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Bill Murray (bottom right) brandishes a ''Team Zissou'' Adidas sneaker (bottom left) in ''Life Aquatic.'' Yellow-and-black Tai Chi Onitsuka sneakers (top right) like those worn by Uma Thurman in ''Kill Bill.''
Bill Murray (bottom right) brandishes a ''Team Zissou'' Adidas sneaker (bottom left) in ''Life Aquatic.'' Yellow-and-black Tai Chi Onitsuka sneakers (top right) like those worn by Uma Thurman in ''Kill Bill.'' (Touchstone Pictures)
THE EXAMINED LIFE

The life athletic

OH, SADNESS. Into the dreary gap between the dreamed and the actual falls yet another thing of beauty: It looks as if Adidas -- despite Web clamor, petitions and press attention -- will not be producing a version of the gorgeous Team Zissou sneaker modeled by Bill Murray and his gang of scuba-filmmakers in Wes Anderson's "The Life Aquatic With Steve Zissou."

"I haven't been able to get a response from anyone in Marketing or Product Development," emails Josh Rubin, whose "Cool Hunting" website has become a nexus for the petition drive. "But Customer Service assures me they are aware of (and quite grateful for) the attention."

That "Life Aquatic" -- easily the limpest of Anderson's films to date, puffed out with props and gimmickry -- should be the object of such fetishistic scrutiny makes perfect sense. Fail to write a good story, set your characters adrift, and the audience's collective libido will zero in on... the shoes! Rubin thinks that the Zissou sneaker campaign manifests "the overall passion of sneaker-head culture" but allows that "the accessory-obsessed nature of the film" might have had something to do with it. As to the success of such a campaign, sneaker heads have prevailed before: Classic Sports Shoes recently announced that in response to public interest they were producing 1,500 pairs of the vintage yellow-and-black Tai Chi Onitsuka Tigers worn by Uma Thurman in Quentin Tarantino's "Kill Bill."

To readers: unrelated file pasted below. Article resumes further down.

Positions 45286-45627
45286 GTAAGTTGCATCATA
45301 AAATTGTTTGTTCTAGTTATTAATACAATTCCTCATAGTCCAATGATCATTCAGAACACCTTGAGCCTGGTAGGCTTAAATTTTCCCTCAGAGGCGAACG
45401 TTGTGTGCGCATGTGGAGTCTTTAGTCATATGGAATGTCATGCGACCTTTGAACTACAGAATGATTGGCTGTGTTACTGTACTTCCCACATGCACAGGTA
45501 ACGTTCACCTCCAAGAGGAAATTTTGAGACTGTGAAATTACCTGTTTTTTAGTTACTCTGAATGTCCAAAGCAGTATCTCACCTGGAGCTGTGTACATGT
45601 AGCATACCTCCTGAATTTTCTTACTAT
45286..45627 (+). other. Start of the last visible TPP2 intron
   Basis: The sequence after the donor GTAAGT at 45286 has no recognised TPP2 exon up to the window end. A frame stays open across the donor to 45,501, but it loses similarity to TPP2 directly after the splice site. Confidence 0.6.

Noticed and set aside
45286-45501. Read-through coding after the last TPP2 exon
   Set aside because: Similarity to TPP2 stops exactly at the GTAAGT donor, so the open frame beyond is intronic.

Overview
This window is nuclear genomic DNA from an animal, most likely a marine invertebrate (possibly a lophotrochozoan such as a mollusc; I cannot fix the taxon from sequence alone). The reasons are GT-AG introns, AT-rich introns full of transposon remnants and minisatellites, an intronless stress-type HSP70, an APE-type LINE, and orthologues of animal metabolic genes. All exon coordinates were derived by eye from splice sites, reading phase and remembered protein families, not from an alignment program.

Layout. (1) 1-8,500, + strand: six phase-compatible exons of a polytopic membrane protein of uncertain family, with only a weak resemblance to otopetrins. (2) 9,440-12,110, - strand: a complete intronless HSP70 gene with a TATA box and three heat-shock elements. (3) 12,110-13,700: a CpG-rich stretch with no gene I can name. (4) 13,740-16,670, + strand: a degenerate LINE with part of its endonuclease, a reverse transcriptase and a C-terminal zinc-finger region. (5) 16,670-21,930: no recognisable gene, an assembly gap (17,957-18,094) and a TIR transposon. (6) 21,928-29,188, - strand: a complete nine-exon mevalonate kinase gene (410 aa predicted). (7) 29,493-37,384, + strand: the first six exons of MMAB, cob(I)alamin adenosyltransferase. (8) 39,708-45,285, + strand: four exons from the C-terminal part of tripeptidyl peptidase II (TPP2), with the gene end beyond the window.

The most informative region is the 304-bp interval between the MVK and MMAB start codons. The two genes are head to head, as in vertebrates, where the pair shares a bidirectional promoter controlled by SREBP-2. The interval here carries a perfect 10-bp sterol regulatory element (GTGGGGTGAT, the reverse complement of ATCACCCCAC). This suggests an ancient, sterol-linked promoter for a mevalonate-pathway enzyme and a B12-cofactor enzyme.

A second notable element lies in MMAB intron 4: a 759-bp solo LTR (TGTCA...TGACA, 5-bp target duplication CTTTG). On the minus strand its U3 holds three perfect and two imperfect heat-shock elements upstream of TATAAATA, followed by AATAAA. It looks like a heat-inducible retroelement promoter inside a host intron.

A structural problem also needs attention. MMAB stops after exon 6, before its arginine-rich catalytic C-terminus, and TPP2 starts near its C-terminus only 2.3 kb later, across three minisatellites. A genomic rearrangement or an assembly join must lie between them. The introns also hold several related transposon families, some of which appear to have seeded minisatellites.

The daddy of all spinoff products, however, is not a shoe at all. It is the Marshall JCM900 amplifier, produced in 1991 and aimed directly at guitar-playing fans of the heavy metal spoof "Spinal Tap." Older readers may remember the classic scene in which Nigel Tufnel demonstrates an amp with a volume knob that "goes up to 11"; Marshall, in direct homage, designed one that went up to 20. Tufnel (played by Christopher Guest) even featured in the commercial. Now if we could only get our hands on that special "satanic" guitar that Steve Vai played in "Crossroads."

James Parker is a writer living in Brookline. Joshua Glenn will return next week.

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